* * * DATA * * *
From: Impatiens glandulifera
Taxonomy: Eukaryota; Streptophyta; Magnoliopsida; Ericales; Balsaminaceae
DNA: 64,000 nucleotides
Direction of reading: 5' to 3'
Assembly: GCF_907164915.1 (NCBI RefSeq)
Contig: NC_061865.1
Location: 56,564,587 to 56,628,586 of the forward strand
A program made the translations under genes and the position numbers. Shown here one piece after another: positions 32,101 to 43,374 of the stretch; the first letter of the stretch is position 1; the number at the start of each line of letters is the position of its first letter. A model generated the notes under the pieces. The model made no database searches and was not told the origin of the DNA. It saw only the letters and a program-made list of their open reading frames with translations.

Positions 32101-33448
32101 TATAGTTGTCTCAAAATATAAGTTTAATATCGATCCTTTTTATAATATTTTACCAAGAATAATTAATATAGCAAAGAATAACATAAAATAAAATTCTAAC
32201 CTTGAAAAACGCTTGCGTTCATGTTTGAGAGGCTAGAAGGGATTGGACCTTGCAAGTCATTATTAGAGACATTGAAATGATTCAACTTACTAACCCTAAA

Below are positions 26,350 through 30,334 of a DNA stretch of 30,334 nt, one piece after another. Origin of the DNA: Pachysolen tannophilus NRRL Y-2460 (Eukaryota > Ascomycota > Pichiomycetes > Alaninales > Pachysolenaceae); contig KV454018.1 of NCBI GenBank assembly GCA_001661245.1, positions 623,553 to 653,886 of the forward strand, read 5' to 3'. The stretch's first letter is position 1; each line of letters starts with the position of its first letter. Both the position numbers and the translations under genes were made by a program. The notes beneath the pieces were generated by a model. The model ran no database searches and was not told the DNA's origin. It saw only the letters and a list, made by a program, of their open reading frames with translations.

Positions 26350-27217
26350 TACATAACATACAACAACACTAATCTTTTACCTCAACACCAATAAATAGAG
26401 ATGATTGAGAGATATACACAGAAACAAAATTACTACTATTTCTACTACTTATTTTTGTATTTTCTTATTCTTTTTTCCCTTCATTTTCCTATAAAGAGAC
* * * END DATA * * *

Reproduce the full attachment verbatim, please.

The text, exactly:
From: Impatiens glandulifera
Taxonomy: Eukaryota; Streptophyta; Magnoliopsida; Ericales; Balsaminaceae
DNA: 64,000 nucleotides
Direction of reading: 5' to 3'
Assembly: GCF_907164915.1 (NCBI RefSeq)
Contig: NC_061865.1
Location: 56,564,587 to 56,628,586 of the forward strand
A program made the translations under genes and the position numbers. Shown here one piece after another: positions 32,101 to 43,374 of the stretch; the first letter of the stretch is position 1; the number at the start of each line of letters is the position of its first letter. A model generated the notes under the pieces. The model made no database searches and was not told the origin of the DNA. It saw only the letters and a program-made list of their open reading frames with translations.

Positions 32101-33448
32101 TATAGTTGTCTCAAAATATAAGTTTAATATCGATCCTTTTTATAATATTTTACCAAGAATAATTAATATAGCAAAGAATAACATAAAATAAAATTCTAAC
32201 CTTGAAAAACGCTTGCGTTCATGTTTGAGAGGCTAGAAGGGATTGGACCTTGCAAGTCATTATTAGAGACATTGAAATGATTCAACTTACTAACCCTAAA

Below are positions 26,350 through 30,334 of a DNA stretch of 30,334 nt, one piece after another. Origin of the DNA: Pachysolen tannophilus NRRL Y-2460 (Eukaryota > Ascomycota > Pichiomycetes > Alaninales > Pachysolenaceae); contig KV454018.1 of NCBI GenBank assembly GCA_001661245.1, positions 623,553 to 653,886 of the forward strand, read 5' to 3'. The stretch's first letter is position 1; each line of letters starts with the position of its first letter. Both the position numbers and the translations under genes were made by a program. The notes beneath the pieces were generated by a model. The model ran no database searches and was not told the DNA's origin. It saw only the letters and a list, made by a program, of their open reading frames with translations.

Positions 26350-27217
26350 TACATAACATACAACAACACTAATCTTTTACCTCAACACCAATAAATAGAG
26401 ATGATTGAGAGATATACACAGAAACAAAATTACTACTATTTCTACTACTTATTTTTGTATTTTCTTATTCTTTTTTCCCTTCATTTTCCTATAAAGAGAC